Unlocking full mode:
Open up terminal (ctrl+alt+delete) then type:
1) Sudo bash (and enter your password as prompted)
3) apt-get install kicker (press y when prompted)
4) apt-get install ksmserver (press y when prompted)
Now press your power button and a new mode called full desktop is available
I would recommend at least 1 gig ram, on most models this is easily upgradeable via an expansion slot on the underside of the device
Hard drive size:
The eepc's come in a range of hard drive sizes, this is the trickiest part to understand. Too small memory means you cant install many programs and the biggest version means a different type of harddrive. Make no mistake the solid state hardrives (ssd's) are quicker, and bearing in mind how cheap external hard drives are now I would reccomend either the 4gb, 8gb or 20gb versions. The 160gb (?) version is unnecessary and any smaller than 4g is not very practical long term. You can also expand the memory using the sd card slot up to 32gb. Currently I would recomend 16gb sd cards for their value for money.
SD card slot:
Great way to expand the memory, technically speaking it is slower than both a normal hard drive and a ssd. But in reality I have had not major effect, infact for photos I find the sd card very fast. See photos for more information.
DO NOT use the file manager to view photos if viewing lots at a time as it will take forever to load. Instead use the built in gwen view.
A nifty feature for all you linux newbies. GIMP allready installed is the linux equivalent of photo shop and for SMALLER photos is actually superier to photo shop which costs hundreds of pounds ^_^
Key board size:
All I will say is I have fat fingers but got used to it quite quickly.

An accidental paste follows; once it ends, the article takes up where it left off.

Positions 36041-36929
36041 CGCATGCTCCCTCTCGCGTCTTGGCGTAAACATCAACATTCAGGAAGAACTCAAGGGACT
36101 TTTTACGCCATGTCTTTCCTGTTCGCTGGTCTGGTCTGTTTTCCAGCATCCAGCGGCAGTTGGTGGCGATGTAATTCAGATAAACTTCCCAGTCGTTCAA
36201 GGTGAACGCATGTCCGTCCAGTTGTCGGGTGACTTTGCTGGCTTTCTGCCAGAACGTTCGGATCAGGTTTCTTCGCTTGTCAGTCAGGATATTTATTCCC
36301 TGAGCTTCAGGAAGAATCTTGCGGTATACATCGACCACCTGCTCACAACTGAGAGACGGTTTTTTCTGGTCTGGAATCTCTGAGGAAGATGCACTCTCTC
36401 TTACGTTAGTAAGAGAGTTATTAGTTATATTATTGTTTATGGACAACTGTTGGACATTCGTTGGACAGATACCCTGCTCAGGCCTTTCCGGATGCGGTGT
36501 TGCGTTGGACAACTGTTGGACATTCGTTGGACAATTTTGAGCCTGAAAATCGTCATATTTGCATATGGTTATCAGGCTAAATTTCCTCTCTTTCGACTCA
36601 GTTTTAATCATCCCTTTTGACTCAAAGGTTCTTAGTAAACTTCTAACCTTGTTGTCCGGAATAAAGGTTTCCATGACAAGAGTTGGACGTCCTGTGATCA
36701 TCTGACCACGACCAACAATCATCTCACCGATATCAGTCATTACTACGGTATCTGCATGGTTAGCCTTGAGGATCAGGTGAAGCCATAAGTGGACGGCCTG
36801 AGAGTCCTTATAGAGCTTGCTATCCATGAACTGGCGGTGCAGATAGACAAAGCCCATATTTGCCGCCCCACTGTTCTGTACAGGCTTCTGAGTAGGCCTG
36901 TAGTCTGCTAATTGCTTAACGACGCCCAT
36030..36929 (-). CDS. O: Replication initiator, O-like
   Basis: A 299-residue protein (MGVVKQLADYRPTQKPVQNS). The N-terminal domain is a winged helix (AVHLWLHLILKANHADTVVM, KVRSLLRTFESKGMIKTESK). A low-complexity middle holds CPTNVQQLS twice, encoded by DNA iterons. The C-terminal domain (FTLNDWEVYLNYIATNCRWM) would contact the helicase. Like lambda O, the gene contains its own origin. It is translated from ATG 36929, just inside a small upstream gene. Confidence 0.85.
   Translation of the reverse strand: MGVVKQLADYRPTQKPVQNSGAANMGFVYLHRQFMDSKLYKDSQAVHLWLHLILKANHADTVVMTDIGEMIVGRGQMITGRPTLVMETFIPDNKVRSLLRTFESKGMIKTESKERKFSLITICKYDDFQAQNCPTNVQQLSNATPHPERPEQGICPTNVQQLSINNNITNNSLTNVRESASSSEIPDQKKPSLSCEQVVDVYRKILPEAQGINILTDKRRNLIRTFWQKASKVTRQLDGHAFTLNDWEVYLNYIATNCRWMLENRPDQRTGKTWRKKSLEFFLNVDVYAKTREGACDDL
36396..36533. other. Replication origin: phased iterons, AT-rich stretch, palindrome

Three hours imo is an understatement, you can extend this significantly if just typing. Switch off wifi, dim your screen and don't play music or video.
Other useful hints:
When trying to get help for doing fancy stuff with linux you can also check out debian linux advice since xandros is based on debian a lot of the stuff still works.
I have not looked into this yet but I would recommend seeing if synaptic package manager is available and installed in xandros as this will give you access to lots of free programs to install, literally thousands of them if you know the sources.
I have had one of these for a few months now, having bought it as a lightweight and portable machine to use instead of my main laptop when travelling. On the whole, my experience of it has been positive, though there are some notable negatives.
First impressions: the machine is very neat and well finished. I personally like the exterior, which doesn't try to be anything it's not - although some friends find it a little too "kiddyish" for their liking. The machine is very lightweight, coming in at around 1kg, and feels firm and robust - not cheaply put together. The machine powers up quickly from start, the screen quality is high, and despite pre-purchase reservations, the screen is more than big enough to be useful. Navigation via the touchpad is easy.
Now for the cons: battery life is poor. My machine manages only a couple of hours before a charge is needed. The machine also consumes a lot of battery power on standby (assuming it is not also plugged in) - so much so that I have left it on standby on more than one occasion only to find it no longer on standby when I return, as the battery is flat. This could of course be remedied by buying one of the longer life batteries that are now on the market for this product - but given the (currently not terribly competitive) price of the machine, understandably many will not wish to do so.
The keyboard is also small and could not be used practically for long periods of time. My machine runs Linux and I've not yet worked out how to view the newer version of Microsoft files using my Open Office software (I think these are the files created in Office 2007 applications). I think this is something to do with the "x"extension to the file (e.g. docx etc). A quick Google seems to suggest that there is presently no way to do so (happy to be proved wrong here!) although this may change over time.